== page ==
On June 4, the head of the UK Metropolitan Police’s anti-terrorism unit said the priority for the investigative team was to establish how contact with the nerve agent had been made, and that any baseless assumptions should be avoided.

    READ MORE: UK Counter-Terrorism Chief: 2 People in Amesbury Exposed to Novichok

    Anderson stated that the UK authorities, by providing a lack of clarity about the attack, were only arousing suspicion among the population.

    "It's early days yet as so much is unexplained as to what has happened in Amesbury. Many of this country's citizens before and now again are suspicious of our own government's motives. Events that occurred before were not properly explained to the public," Anderson said.

    Anderson added that relations between Russia and the United Kingdom continued to be poor "at the choosing of the British government."

    Drawing Parallels to Skripal Case

    Wallace stated Thursday that although those affected by a nerve agent in Amesbury were not linked to the Skripals, the cause of the incident in Amesbury was nerve agent contamination.

    Machon stressed that it would be wrong to draw such conclusions when at the time of the Skripal attack, experts held the belief that the A234 nerve agent could not remain effective in the open for a long time.

    "But I think it was initially said that it would take months to investigate all these possible leads, all these possible theories and still not know what the outcome of what it was then. So for British ministers to be drawing analogies to the recent attack in the Skripal case, I think are dangerous," Machon said.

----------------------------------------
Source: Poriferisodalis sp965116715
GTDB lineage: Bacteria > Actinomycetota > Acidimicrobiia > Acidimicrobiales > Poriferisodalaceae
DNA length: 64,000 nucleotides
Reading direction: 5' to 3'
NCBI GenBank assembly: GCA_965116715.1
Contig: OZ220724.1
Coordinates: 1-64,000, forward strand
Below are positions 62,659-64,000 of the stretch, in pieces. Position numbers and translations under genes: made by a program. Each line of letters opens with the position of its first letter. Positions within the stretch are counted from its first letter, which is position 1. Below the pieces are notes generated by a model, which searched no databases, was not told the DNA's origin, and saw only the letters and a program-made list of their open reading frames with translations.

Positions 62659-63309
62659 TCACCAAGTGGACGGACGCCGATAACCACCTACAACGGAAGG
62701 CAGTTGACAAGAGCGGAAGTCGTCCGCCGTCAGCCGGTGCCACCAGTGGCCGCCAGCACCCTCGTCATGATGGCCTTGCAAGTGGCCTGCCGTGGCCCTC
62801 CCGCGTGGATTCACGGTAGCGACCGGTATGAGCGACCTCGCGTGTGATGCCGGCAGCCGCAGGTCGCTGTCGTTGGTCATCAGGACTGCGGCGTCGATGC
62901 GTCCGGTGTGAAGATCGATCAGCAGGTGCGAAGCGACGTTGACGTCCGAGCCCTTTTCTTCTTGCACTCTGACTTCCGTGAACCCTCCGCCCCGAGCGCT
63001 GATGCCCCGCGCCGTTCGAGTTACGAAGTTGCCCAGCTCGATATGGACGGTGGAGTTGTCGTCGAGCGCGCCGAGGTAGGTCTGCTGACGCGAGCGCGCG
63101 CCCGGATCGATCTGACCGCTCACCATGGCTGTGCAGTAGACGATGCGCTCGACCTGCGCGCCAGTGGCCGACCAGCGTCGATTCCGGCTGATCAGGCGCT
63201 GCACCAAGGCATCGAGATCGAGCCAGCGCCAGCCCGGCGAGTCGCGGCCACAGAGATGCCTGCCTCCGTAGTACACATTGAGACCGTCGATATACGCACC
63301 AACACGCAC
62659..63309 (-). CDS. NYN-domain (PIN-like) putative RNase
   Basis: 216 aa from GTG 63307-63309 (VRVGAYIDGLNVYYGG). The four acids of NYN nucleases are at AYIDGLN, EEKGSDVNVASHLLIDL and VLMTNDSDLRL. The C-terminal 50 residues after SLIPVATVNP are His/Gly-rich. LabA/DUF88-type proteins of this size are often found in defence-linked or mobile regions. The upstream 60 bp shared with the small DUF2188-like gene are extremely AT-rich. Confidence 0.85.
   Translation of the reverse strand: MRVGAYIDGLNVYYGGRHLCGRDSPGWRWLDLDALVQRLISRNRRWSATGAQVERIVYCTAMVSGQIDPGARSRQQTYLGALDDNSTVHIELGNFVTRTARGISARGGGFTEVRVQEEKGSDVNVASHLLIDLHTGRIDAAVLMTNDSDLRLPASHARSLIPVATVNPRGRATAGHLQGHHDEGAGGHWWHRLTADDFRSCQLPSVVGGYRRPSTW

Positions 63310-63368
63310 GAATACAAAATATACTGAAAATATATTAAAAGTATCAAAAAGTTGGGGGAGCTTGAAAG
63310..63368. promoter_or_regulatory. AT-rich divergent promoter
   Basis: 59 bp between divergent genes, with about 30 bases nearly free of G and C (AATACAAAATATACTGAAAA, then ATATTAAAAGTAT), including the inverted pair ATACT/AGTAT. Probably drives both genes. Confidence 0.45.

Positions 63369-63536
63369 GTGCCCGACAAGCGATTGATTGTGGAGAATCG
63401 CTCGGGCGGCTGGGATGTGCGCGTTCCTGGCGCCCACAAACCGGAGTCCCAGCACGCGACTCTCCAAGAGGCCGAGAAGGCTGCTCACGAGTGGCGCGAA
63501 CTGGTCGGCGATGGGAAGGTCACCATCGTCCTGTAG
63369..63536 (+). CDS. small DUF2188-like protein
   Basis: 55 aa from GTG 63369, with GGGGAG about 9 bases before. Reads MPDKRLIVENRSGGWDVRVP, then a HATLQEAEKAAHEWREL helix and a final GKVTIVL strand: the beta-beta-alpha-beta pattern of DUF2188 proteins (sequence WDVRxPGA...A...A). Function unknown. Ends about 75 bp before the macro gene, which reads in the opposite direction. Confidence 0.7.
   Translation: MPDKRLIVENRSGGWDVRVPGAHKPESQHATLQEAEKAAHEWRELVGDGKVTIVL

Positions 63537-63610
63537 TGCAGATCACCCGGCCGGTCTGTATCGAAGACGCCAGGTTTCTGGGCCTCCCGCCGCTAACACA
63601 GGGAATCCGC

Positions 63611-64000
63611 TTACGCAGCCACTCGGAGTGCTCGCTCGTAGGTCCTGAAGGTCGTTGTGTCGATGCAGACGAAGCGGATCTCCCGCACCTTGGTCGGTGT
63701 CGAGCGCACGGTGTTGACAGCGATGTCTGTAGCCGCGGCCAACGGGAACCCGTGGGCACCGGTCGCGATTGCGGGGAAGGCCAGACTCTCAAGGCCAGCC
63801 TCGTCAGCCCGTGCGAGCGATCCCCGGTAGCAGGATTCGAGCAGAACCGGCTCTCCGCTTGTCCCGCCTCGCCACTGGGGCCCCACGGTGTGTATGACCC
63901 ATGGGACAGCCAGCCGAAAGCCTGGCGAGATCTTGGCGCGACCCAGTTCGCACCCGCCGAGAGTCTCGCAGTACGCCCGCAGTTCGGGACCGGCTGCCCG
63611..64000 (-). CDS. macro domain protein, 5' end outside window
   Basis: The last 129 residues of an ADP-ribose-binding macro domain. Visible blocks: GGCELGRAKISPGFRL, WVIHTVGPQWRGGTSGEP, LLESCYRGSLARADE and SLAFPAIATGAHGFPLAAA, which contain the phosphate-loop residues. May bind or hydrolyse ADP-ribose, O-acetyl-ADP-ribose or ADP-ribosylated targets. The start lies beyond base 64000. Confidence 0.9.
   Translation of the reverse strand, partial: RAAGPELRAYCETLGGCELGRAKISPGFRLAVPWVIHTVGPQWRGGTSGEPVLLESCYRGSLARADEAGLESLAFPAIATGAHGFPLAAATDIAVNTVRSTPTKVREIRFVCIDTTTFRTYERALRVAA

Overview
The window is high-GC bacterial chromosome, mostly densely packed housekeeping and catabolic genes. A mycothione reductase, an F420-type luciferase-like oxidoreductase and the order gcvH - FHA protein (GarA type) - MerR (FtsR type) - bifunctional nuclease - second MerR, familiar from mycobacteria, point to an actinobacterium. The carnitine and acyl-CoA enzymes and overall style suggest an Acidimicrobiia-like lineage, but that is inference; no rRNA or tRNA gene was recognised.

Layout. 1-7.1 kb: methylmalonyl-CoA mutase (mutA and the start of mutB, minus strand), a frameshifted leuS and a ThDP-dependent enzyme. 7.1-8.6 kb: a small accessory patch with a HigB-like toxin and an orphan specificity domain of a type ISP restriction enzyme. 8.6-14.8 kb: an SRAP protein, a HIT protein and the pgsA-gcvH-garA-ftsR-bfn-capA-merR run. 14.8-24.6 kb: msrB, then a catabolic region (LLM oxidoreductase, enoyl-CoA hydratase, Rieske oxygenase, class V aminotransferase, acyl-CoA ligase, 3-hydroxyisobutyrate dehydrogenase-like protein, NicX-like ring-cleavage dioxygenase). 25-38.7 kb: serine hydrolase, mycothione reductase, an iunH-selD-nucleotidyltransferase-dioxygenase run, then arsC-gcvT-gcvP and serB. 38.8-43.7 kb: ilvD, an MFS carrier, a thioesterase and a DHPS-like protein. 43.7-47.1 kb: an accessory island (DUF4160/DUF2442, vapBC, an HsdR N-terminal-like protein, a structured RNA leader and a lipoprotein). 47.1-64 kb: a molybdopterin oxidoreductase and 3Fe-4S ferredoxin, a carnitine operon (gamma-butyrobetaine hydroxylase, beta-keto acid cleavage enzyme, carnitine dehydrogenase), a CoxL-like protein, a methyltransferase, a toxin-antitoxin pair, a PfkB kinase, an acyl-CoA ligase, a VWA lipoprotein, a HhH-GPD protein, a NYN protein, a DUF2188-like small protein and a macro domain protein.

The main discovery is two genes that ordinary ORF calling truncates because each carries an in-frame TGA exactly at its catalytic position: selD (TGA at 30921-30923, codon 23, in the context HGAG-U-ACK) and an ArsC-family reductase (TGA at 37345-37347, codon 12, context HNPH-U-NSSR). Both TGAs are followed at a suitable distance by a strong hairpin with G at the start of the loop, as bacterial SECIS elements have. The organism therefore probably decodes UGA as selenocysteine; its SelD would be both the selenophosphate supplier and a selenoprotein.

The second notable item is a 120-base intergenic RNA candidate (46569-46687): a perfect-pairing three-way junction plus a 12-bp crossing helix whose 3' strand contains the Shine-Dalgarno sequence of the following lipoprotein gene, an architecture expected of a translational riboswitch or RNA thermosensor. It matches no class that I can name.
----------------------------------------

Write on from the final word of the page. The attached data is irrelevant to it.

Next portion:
READ MORE: 2 Hospitalized After Exposure to 'Unknown Substance' in UK's Amesbury — Police

    Commenting on the possibility that the United Kingdom was unduly passing the blame onto a state actor, Anderson stated that London should focus on foreign criminal elements instead, that had long established profitable operation in the country and the existence of which continues to be officially denied by the country’s government.

    Skripal and his daughter Yulia were found unconscious on March 4 in Salisbury, located several miles away from Amesbury. The United Kingdom promptly accused Russia of orchestrating the attack with what UK experts claimed was the Novichok nerve agent.

    Moscow has repeatedly refuted all the allegations and offered its assistance in the investigation. The incident led to a diplomatic standoff between London and Moscow. Both Skripals have since been discharged from the hospital.

    Related:

    Prince Charles and Camilla Visit Salisbury After Alleged Nerve Agent Attack
    Some 100 Counterterror Officers Still in Salisbury After Skripal Case – Police
    Statements by Salisbury Doctors Fail to Add Any Clarity to Skripal Case - Moscow
    UK Authorities Complete Cleanup of Mall in Salisbury After Skripal Incident
    Tags:
    nerve agent, poisoning, MI5, Sergei Skripal, Ben Wallace, Sajid Javid, Amesbury, Salisbury, United Kingdom